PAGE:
Political and Government Figures
Involved in the Vietnam War


Now we have a problem in making our power credible,
and Vietnam is the place.
--John F. Kennedy, 1961

Dean Acheson
During the 1960s, he advised both the Kennedy and Johnson administrations on foreign policy.

Ad Hoc Task Force on Vietnam
President Johnson assembled the Ad Hoc Task Force on Vietnam in 1968 to evaluate Westmoreland's request for more troops.

Bao Dai
Emperor of Vietnam.

The Best and the Brightest
by David Halberstam
This 1973 classic is an unforgettable chronicle of John Kennedy's Camelot and its legacy --f eaturing remarkable portraits of the men who conceived and executed the Vietnam War, including Robert McNamara, McGeorge Bundy, Dean Rusk, and Presidents Kennedy and Johnson.

Leon Blum
One of the leading French socialists.

McGeorge Bundy
Vietnam War historical information on a U. S. government key player.

Ellsworth Bunker
U.S. Ambassador to Vietnam, 1967-73.

The Color of Truth: McGeorge Bundy and William Bundy: Brothers in Arms: A Biography by Kai Bird
This dual biography of the brothers who were top aides to Presidents Kennedy and Johnson is an outstanding study of the mindset that allowed the United States to become slowly ensnared in the Vietnam War. Both McGeorge Bundy, a national security advisor, and William Bundy, a senior official at the Pentagon and State Department, were liberal anti-Communists trying to balance American interests in Southeast Asia between what they considered the dangerous extremes of both Left and Right.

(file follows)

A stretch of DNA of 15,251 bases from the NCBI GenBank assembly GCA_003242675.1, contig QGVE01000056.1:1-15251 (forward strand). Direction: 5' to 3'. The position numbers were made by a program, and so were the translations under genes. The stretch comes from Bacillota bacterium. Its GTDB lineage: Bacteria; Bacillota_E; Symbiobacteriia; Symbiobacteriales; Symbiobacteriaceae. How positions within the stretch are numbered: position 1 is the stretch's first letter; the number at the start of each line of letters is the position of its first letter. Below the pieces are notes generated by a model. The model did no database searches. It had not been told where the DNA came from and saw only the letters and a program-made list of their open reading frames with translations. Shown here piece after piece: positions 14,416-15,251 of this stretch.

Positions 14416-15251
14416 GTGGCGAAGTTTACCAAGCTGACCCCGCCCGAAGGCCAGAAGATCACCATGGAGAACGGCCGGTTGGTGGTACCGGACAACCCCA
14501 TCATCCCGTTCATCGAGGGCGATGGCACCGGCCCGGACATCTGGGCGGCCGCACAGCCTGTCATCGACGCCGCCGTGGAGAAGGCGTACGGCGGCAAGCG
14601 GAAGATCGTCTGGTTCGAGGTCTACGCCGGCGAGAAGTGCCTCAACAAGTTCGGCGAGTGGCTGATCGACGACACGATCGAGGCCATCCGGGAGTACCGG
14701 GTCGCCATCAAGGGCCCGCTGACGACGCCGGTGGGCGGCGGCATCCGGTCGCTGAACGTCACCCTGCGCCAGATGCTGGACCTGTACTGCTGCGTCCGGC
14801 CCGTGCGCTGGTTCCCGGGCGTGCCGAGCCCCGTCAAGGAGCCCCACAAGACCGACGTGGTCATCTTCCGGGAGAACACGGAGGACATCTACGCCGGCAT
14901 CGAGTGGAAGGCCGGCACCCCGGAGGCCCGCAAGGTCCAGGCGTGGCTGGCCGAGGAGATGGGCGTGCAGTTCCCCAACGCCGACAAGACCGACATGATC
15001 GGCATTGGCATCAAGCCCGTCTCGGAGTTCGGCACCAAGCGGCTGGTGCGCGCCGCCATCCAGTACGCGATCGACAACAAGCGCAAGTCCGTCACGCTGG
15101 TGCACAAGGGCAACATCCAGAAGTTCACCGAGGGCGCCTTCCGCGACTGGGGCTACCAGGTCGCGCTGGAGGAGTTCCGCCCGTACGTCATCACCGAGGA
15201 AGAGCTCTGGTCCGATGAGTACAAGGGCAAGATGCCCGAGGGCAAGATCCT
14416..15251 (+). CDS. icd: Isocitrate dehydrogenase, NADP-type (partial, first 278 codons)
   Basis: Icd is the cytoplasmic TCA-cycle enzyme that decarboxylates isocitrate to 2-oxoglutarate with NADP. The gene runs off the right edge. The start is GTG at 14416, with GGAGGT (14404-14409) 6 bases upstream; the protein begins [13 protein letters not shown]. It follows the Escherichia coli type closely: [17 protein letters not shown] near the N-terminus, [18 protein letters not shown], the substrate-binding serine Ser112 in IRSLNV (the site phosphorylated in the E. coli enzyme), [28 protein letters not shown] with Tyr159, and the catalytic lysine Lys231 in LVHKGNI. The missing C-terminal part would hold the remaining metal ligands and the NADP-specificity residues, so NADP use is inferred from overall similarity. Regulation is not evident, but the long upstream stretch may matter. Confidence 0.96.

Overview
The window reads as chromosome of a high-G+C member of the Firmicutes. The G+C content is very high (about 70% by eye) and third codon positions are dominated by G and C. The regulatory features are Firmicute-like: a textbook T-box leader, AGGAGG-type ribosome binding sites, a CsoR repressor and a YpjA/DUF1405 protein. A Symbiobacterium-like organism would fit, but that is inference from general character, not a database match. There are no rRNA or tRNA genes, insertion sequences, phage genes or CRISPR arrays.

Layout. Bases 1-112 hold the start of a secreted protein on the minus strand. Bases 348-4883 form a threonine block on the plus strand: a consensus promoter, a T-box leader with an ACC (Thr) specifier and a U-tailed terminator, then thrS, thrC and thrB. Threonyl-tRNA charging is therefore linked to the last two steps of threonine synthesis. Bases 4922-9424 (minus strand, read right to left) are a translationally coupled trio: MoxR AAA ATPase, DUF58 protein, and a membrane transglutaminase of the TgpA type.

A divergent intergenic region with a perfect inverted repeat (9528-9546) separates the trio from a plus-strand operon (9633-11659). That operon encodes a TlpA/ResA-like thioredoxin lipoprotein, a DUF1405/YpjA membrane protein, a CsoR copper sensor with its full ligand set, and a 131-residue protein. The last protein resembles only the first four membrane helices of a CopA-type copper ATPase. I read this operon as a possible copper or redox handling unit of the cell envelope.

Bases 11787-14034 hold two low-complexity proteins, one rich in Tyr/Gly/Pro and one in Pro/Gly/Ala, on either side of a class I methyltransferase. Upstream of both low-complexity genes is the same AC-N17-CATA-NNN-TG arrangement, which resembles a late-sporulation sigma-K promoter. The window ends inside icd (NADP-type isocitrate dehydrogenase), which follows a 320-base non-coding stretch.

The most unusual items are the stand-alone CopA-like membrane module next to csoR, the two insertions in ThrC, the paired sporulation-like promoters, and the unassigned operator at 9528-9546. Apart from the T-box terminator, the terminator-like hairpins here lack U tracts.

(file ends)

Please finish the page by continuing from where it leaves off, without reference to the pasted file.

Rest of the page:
Lucien Conein
Conein entered Hanoi when Japan surrendered and met with Ho Chi Minh and other Vietminh leaders.

Chester Cooper
Unlike the majority of men in either the Johnson or Nixon administrations, Cooper constantly encouraged a political solution over a military solution to the conflict in Vietnam.

Pham Van Dong
North Vietnamese leader.

Duong Van Minh
The last president of the Republic of Vietnam.

Dwight D. Eisenhower Presidential Press Conference, April 7, 1954
The Row of Dominoes explanation.

Eisenhower's Letter of Support to Ngo Dinh Diem
October 23, 1954.

Dwight D. Eisenhower Quotations

President Ford's Speech on the Fall of Vietnam, 24 April 1975